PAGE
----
Thursday, June 27, 2013

Traveling in Borneo in a nutshell

It seems that, nowadays, there are only two ways backpackers intake information about new destinations: Lonely Planet and word of mouth. While the internet is becoming a huge resource as well, it is so easy to have conversations with travelers about a destination that leads to some form of the statement, “…well Lonely Planet said (insert outdated price, guesthouse name, restaurant, etc.).” For me personally, I’m more of a word of mouth, stumble upon something awesome with dumb luck type person. In the case of traveling in Borneo, Malaysia, this type of travel did me well.

I didn’t do any research before coming to Borneo. I knew one could hike a 4000 km mountain called Kinabalu (but apparently only if you have a spare $1000), and I knew there was massive amounts of deteriorating jungle. This, of course, isn’t much to go off of. While I thought this indecision could come back to haunt me, upon initial introduction to Kota Kinabalu, before even checking into a hostel, I found out there was a Couchsurfing meet up the night I arrive. This lead to new friends, new faces, and a wealth of information. It also defined the rest of my time in Borneo.

After going on a random jungle cruise excursion with a dude I met on a bus (dude gets on bus, says he is going to a river in the jungle. Chris gets off bus, they see elephants!) I found myself in the second largest city in Sabah, called Sandakan. While the harbor area of the city is decently pretty, besides the super fast WIFI at my hostel, Sandakan didn’t have much to offer. This, though, was remedied by two British girls telling me about the town of Sepilok about 30 minutes away. It cost the equivalent of $1 to get there by local bus, and if I wanted to stay the night, there was a hotel called Paganakan Dii that was literally in the jungle. While the hotel was pricey, the traditional long house style structure that offered dorm beds for around $10 with breakfast was a deal in Borneo. Once again, with little foresight, I found myself on the bus to a new destination with no idea what I was getting in to.

Sepilok, for most travelers, is a place visited for a day or 2 at most. The visited part of town is literally based off of 2 tourist destinations and a jungle research center, with no other businesses, structure, or buildings besides a few resorts popping up next Orangutan Rehabilitation Center. Excited visitors normally head to the Orangutan center around 10 am to see the morning feeding, then trek over to the RainForest Discovery Center to sweat in the jungle heat, then back to the Orangutans at 3 pm for the afternoon feeding. After this, they drink beer, eat food, and get ready for the next adventure. This, of course, is a mistake.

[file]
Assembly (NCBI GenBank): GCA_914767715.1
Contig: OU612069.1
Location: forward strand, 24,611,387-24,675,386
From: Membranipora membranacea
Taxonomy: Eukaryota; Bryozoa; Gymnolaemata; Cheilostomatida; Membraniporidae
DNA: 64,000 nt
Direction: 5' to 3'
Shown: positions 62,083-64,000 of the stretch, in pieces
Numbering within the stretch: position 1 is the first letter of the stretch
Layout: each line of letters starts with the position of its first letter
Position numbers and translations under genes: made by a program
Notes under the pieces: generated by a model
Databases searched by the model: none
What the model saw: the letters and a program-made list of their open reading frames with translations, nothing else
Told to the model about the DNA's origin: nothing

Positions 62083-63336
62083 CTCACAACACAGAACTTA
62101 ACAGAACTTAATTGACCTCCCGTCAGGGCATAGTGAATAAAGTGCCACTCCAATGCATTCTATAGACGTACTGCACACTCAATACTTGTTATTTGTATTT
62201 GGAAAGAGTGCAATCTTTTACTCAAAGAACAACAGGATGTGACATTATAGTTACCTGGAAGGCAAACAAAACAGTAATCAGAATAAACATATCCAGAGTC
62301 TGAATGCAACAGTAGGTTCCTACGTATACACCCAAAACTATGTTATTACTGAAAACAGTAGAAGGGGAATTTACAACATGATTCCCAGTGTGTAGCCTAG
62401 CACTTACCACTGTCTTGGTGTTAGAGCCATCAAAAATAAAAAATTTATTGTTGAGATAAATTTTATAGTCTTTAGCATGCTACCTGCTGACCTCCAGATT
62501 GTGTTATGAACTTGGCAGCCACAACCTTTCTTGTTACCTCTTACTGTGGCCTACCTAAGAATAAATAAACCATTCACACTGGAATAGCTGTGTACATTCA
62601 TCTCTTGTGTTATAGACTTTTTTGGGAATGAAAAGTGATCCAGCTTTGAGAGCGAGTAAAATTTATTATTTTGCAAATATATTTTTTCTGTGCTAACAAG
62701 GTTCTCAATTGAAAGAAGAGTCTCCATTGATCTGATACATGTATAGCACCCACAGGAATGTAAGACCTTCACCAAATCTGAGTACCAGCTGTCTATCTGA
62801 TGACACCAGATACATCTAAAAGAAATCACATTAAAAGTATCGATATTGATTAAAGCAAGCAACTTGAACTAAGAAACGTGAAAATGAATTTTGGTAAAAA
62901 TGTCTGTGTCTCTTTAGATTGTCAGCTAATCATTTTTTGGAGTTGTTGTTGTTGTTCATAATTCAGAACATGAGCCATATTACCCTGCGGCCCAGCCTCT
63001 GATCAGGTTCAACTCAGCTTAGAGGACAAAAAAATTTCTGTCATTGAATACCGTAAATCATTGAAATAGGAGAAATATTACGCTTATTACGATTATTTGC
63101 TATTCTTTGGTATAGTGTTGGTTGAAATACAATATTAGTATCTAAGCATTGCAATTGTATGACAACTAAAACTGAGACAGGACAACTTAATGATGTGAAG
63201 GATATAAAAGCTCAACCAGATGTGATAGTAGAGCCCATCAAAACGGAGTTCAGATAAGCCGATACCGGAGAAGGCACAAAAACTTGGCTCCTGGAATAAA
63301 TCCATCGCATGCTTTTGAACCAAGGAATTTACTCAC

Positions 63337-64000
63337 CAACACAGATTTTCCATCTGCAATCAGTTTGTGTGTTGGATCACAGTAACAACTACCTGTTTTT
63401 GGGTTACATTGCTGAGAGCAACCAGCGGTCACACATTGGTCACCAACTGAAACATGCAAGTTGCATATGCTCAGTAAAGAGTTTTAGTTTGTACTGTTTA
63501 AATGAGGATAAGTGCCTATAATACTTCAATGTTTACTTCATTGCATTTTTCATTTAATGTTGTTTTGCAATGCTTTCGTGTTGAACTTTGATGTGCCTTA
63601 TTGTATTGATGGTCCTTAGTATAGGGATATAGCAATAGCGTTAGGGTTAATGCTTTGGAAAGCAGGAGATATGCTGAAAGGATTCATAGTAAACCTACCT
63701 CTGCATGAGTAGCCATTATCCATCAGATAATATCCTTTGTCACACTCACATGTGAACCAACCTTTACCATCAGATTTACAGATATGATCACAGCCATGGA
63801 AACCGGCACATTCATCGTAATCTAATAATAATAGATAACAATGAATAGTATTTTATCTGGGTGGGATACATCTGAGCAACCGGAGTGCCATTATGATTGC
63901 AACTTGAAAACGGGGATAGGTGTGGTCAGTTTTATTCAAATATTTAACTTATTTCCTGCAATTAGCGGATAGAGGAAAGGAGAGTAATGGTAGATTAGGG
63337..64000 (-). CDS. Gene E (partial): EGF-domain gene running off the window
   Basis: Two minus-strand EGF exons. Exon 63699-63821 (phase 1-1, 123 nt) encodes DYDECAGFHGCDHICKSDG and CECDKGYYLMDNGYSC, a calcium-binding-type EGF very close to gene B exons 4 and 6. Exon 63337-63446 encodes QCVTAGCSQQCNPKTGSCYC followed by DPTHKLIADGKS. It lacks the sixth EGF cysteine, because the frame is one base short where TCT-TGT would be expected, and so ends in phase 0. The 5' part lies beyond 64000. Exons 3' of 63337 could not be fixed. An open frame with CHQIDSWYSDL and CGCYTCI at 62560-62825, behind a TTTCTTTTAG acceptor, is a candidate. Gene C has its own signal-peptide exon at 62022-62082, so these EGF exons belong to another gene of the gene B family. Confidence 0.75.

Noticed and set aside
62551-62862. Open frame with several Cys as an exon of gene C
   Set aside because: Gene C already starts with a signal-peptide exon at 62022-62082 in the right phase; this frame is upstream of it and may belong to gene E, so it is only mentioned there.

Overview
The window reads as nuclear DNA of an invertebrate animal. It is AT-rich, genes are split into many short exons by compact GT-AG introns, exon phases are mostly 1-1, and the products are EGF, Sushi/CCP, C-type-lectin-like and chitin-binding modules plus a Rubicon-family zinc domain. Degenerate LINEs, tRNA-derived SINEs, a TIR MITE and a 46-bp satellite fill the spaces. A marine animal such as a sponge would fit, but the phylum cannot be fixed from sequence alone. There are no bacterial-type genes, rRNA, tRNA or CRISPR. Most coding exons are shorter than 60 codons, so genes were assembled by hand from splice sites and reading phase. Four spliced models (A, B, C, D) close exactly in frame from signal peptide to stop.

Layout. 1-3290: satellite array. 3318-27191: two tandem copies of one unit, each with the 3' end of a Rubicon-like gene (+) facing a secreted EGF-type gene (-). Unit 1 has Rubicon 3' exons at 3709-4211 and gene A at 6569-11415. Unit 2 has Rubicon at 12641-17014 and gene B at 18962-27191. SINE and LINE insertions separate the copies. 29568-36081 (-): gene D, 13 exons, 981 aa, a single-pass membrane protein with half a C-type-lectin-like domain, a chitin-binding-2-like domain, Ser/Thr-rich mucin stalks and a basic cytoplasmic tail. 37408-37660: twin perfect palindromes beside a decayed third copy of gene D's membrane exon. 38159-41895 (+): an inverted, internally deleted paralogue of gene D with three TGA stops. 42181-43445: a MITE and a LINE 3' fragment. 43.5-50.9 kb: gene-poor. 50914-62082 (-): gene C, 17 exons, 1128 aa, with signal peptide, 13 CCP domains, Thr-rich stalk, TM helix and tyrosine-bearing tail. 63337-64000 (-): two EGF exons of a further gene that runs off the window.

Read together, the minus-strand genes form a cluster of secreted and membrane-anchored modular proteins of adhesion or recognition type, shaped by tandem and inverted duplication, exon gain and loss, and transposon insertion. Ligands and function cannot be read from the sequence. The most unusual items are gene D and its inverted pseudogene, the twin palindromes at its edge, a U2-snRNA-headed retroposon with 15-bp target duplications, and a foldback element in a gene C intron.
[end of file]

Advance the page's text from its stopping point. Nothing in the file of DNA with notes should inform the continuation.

While on paper a town with 2 attractions doesn't sound that great, the fact is Sepilok is so much more than what is advertised. For those with a keen eye, you will find that the Rain Forest Discovery center has access to nearly 25 kms of hikes in the jungle. 25 km! While the main attractions are the raised canopy walk and a few small stretches of groomed jungle made for tourists, for an extra 5 Ringgit (less than $2) you can hike from the RDC 8 km to a mangrove forest on an inlay from the South China Sea. The research center here is called the Speilok Laut Research Center, and is also host to a camp ground (which I think is free due to no staff being there anymore). On top of that, The Paganakan Dii resort offers an entire complex with short hikes, free paddle and pedal boats, fishing, and thousands of places to sit, listen, and enjoy untouched nature that may or may not make it past our lifetime. Sepilok has more to offer than meets the package traveler’s eye.

Although Borneo has a lot to offer, it seems to be moving farther and farther off of the backpacking radar. Malaysians have no problem charging foreign visitors 50% more than locals. This, as well as the preference for packaged tours instead of the DIY backpacker approach, has made the ability to visit the jungle, scuba dive, raft, hike, or climb become only available for those with deep pockets. Borneo may be trying to head in a different direction, but for the time being, a trip to Sepilok can still offer even the thriftiest of budget travelers an introduction to the jungle, and a gloriously relaxing nature escape.

Photos courtesy of Mulv Jones
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